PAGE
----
Reference to FIG. 5 exemplifies how the special playing-card deck may be adapted to play in the manner of various traditional card games.--For example, a basic Solitaire type card game layout is proposed and shown here in the midst of a game, wherein only four columns 21, 22, 23, 24, thus remain playable in place from the generally seven stacks having been presumed previously doled-out in the usual manner prior to one's initial play. The alphabet font sequencing is shown here progressing upward in stacks 21, 22, 23, 24 in descending order from "Z"-to-"A" in all the four left-hand columns, such as in the forth-column 24 from the left, which cards have read upper-to-lower "A-B-C-D", but presently read only "C-D". Accordingly, the player can relocate the "A"-card 26 in a special first/building-stack 25 over to the far right location, as to form a new reverse-sequence progression of playing-cards which oppositely stacks from "A(bottom)-Z(top)", provided the desired progression of playing-cards begin to become available during further play. Additionally, the procedure of relocating card array 21 upon array 22 will serve to uncover yet another concealed card. Should another "A"-card (appearing from the second suit originally shuffled into the deck) subsequently become thus uncovered, the player may ten start yet another second/building-stack to the next far-right space (not seen here). Were the player so lucky as to actually complete two such building-stacks A-Z, they would thereby win their solo-player game|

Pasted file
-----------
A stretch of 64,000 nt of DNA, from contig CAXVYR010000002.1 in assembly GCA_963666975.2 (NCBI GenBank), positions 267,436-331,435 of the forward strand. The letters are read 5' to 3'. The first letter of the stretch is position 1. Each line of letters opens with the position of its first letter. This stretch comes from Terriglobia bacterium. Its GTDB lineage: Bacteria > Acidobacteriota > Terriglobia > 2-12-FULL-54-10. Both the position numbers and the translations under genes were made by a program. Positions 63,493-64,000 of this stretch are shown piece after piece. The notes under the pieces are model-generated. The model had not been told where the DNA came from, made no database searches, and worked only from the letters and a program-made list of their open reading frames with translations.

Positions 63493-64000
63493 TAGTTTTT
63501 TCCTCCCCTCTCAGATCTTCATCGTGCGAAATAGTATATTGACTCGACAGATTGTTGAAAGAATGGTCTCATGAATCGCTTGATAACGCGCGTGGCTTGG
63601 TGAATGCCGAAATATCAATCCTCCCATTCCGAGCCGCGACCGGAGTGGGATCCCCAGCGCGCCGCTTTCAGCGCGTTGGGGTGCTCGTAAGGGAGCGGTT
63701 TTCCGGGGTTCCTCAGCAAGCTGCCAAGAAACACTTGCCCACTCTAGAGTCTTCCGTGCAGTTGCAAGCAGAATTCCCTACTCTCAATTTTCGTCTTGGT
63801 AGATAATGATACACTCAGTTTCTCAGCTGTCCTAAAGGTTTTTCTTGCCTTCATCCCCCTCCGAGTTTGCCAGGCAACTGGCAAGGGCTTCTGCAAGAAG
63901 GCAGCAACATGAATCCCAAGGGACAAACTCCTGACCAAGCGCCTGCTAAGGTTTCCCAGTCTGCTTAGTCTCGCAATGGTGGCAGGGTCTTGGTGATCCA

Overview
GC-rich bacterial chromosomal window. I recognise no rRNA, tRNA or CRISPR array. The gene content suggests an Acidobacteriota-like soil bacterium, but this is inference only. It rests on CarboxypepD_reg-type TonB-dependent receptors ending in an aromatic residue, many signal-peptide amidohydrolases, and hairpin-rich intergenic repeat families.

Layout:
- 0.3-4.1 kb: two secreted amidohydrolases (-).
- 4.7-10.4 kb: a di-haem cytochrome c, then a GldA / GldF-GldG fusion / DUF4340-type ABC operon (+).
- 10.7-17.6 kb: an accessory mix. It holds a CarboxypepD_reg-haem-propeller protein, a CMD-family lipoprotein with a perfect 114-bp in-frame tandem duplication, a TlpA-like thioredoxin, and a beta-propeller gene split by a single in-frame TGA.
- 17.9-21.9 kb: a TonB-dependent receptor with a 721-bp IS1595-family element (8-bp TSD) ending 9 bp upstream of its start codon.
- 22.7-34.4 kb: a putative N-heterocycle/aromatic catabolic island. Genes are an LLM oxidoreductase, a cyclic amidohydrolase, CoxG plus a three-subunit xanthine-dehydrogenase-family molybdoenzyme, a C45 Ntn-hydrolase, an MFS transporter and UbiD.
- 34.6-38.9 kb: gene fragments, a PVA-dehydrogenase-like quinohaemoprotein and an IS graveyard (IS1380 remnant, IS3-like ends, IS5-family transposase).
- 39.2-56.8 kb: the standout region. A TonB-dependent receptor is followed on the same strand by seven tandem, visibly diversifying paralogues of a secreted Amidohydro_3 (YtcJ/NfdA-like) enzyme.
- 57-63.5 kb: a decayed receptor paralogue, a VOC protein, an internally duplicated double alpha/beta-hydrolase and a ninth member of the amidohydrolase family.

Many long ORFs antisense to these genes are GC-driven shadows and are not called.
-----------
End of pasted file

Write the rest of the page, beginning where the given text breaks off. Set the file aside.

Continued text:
Interestingly, the important learning function of this game-plan, is to cause youngsters, or virtually anyone else needing to lean the so called "English alphabet", to engagingly work the proper sequence of alphabet letter,--both forward and backward.
Therefore, it is readily understood how the variant embodiments of this invention contemplate performing functions in a novel way not heretofore available nor contemplated. It is implicit that the utility of the foregoing adaptations of this invention are not necessarily dependent upon any prevailing invention patent; and, while the present invention has been well described herein before by way of certain illustrated embodiments, it is to be expected that various changes, alterations, rearrangements, and obvious modifications may be resorted to by those skilled in the art, without substantially departing from the implied spirit and scope. Therefore, the invention has been disclosed herein by way or example, and not as imposed limitation, while the appended Claims set out the scope of the invention sought, and are to be construed as broadly as the terminology therein employed permits, reckoning that the invention verily comprehends every use of which it is susceptible. Accordingly, the embodiments of the invention in which an exclusive property or proprietary privilege is claimed, are defined as follows.
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|U.S. Classification||273/299, 434/172, D21/683, 273/308, 273/302, 434/167|
|International Classification||A63F1/02, A63F1/04|
|Cooperative Classification||A63F2001/0466, A63F2001/0475, A63F1/02|
|Oct 22, 2001||FPAY||Fee payment|
Year of fee payment: 4
|Nov 7, 2005||FPAY||Fee payment|
Year of fee payment: 8
|Nov 24, 2009||FPAY||Fee payment|
Year of fee payment: 12